Everything you want
to know about allergies

Advice and recommendations
for patients from EAACI experts

EAACI has developed this website to offer updated and reliable information on allergy to patients & families. Disclaimer

Insect Allergy

About insect allergyCommon stinging insects include bees, hornets, yellow-jackets and wasps. When they sting, they inject a venom, which has toxic effects; this means that it is irritating and provokes swelling, redness, itch or pain. All these reaction are normal. But if you are allergic to this venom, then you may suffer a more serious and generalized reaction (anaphylaxis).

Wasp is the common name applied to most species of Hymenoptera insects, except bees and ants. Wasps have a slender body with a narrow waist, slender, cylindrical legs, and appear smoothed-skinned and shiny. Yellowjackets, baldfaced hornets, and paper wasps are the most common types of wasps encountered by people.

Bees are robust-bodied and very hairy compared with wasps. Their hind legs are flattened for collecting and transporting pollen. The honey bee is about 12 mm (1/2 inch) long and usually yellow, with 3 or 5 dark brown abdominal bands. They carry two pairs of wings and lack the constricted abdomen (wasp waist) of the wasp and hornet.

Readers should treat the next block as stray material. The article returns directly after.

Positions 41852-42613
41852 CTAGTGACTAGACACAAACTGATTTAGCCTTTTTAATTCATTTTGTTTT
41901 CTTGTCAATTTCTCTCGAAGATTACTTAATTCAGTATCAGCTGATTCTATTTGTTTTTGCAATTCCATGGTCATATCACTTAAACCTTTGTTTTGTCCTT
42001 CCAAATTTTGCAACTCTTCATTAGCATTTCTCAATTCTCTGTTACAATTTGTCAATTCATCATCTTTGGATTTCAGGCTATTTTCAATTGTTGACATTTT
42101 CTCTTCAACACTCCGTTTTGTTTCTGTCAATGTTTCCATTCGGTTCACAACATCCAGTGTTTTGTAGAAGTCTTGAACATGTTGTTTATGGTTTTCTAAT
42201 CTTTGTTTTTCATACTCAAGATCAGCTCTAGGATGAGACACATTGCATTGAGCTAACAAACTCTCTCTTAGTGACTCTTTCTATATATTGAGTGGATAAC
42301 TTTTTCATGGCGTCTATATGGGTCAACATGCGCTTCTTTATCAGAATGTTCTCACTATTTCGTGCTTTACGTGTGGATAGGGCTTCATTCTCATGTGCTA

Honey bees can sting, but are much less aggressive than wasps and hornets. Only honey bees leave the stinger and poison gland; yellow jackets, wasps, and hornets do not. Honey bees have barbs on their stinger which remain hooked in the skin. The stinger, which is connected to the digestive system of the bee, is torn out of the abdomen as the bee attempts to fly away. As a result, the bee soon dies. If you are stung by a honey bee, scratch out the stinger (with its attached venom gland) with your fingernail as soon as possible. Do not try to pull out the stinger between two fingers. Doing so only forces more venom into your skin.

In certain geographic areas such as South America, red fire ant bite is known to induce allergic reactions. Ocasionally, other insects have been described to cause allergy. This is true for horse flies, ticks, bed bugs or even mosquitoes, although it is very rare.

Local, non-allergic reactions may last up to a week. The sting site should be washed with soap and water. Local reactions can be treated with ice, vinegar, honey or commercial topical ointment (calamine, cortisone) to relieve the itching. Generalized allergic reactions consist of a combination of the following symptoms: hives (urticaria), swelling (angioedema), generalized itching rash, hoarseness, breathlessness, nausea, vomiting, diarrhea, fainting, etc. This is an anaphylactic reaction which requires a thorough allergic evaluation and specific treatment (see anaphylaxis).